But as I was recounting my ride to Mrs C that night she asked what I’d had to eat and I realized I had not eaten anything at any of the controls. I snacked along the way on cashews and dried apricots, and I had about four of those Clif shot gummy bear blocks (with caffeine!) and … that was it. More rooky mistakes.  Anyway, 5 minutes in the wind and I abandoned all thought of a sub 11 finish and just focused on making the pedals go round.

I had a great time, no flats and really with the JB’s I just never thought about it, those tires feel good under me and inspire confidence. Now, on to a 300K, man I don’t know if I am up to this.

PS: the pond water temp has been flirting with 50 so I have been feeding the fish sparingly with vitamin fortified antibiotic laced spring fish food. As the water warms up the parasites and bacteria come alive earlier than the fish (sort of like how the dandelions always outsprint the roses in early spring) so it’s not a bad idea to start them off with a little spring tonic. I’ve also been taking a few night photos: they look pretty good don’t they?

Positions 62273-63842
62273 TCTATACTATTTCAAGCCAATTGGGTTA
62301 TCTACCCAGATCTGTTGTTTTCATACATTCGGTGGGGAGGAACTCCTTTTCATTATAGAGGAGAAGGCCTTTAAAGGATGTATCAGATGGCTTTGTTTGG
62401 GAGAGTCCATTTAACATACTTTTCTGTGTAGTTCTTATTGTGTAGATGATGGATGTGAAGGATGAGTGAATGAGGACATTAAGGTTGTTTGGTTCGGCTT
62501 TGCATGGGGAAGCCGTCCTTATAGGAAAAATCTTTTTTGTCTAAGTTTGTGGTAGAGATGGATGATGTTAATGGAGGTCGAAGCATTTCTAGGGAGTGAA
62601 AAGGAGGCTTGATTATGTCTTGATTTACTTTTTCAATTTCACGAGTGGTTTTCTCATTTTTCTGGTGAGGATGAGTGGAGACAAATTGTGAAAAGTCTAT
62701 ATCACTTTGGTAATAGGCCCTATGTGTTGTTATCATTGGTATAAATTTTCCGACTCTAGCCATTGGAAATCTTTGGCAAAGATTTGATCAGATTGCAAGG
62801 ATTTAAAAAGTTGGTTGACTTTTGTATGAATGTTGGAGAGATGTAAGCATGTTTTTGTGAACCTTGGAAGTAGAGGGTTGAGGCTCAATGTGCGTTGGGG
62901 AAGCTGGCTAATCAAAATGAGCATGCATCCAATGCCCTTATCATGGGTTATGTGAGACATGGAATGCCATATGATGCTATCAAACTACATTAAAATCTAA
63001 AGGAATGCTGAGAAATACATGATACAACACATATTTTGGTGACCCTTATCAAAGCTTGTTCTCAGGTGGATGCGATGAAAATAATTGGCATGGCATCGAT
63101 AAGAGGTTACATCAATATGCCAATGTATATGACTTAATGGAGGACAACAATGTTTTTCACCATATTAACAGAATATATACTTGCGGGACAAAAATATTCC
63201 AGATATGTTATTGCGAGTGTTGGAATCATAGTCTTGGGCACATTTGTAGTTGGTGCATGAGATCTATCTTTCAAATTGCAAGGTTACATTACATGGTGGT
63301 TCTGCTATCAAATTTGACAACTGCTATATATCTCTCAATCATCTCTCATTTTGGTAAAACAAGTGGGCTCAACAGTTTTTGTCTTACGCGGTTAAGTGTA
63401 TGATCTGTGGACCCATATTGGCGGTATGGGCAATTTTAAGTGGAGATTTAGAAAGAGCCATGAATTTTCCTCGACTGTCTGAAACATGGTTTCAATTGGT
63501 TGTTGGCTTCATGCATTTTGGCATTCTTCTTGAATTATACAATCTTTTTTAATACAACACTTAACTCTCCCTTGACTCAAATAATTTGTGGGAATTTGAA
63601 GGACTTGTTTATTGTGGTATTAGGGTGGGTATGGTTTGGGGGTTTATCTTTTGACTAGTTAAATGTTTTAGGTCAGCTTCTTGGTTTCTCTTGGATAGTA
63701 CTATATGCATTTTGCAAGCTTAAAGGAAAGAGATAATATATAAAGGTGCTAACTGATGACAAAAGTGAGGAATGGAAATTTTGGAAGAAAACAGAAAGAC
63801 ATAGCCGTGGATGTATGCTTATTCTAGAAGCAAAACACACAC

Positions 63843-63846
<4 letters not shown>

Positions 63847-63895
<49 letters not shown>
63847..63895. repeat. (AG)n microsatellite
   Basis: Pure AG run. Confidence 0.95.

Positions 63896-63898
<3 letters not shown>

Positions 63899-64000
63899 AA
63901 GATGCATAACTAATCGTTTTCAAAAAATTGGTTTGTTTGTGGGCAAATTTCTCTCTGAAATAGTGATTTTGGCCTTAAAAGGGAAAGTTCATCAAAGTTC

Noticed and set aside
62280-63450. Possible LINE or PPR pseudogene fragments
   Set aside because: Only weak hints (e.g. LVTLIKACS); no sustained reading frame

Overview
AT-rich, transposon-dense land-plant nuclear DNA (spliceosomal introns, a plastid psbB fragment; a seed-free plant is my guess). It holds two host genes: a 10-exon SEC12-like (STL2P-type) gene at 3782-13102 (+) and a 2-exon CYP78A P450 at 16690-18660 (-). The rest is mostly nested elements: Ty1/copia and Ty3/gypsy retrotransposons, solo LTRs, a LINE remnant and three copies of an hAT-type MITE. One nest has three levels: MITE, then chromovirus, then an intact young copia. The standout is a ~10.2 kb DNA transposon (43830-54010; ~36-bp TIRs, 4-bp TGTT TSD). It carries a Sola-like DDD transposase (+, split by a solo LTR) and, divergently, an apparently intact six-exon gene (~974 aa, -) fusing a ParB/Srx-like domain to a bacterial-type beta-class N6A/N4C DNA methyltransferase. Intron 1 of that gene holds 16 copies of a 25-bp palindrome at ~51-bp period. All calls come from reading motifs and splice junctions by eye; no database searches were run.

(Fish ...Grrr!)


OKay!  Enough with the fish, turn out the @)%!!!? lights!

2 comments:

  1. Glad to see that you made it out alive. The winds were pretty brutal. They felt even worse (to me) because they came in from the side half of the time and that really felt like it was slowing me down. I think my beer gut might have something to do with the excess drag.

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  2. Good job on the finish, Dr.! That headwind was a killer all the way to the finish from before the turn onto Pioneer Hwy. Ugh.
    The line I was riding with did all we could to keep up 14 - 14.5mph going into that wind.

    I'm glad the new tires are working out for you, too. It's always nice to see a ride report which doesn't involve a half dozen flat tires.

    I've been trying to give an "official" name to the Starbucks/Ensure combination ever since I mixed up a chocolate Ensure and a Mocha Doubleshot. I've been calling it a Randoccino.

    So, is the 300k you mentioned the upcoming Granite Falls ride this coming Saturday?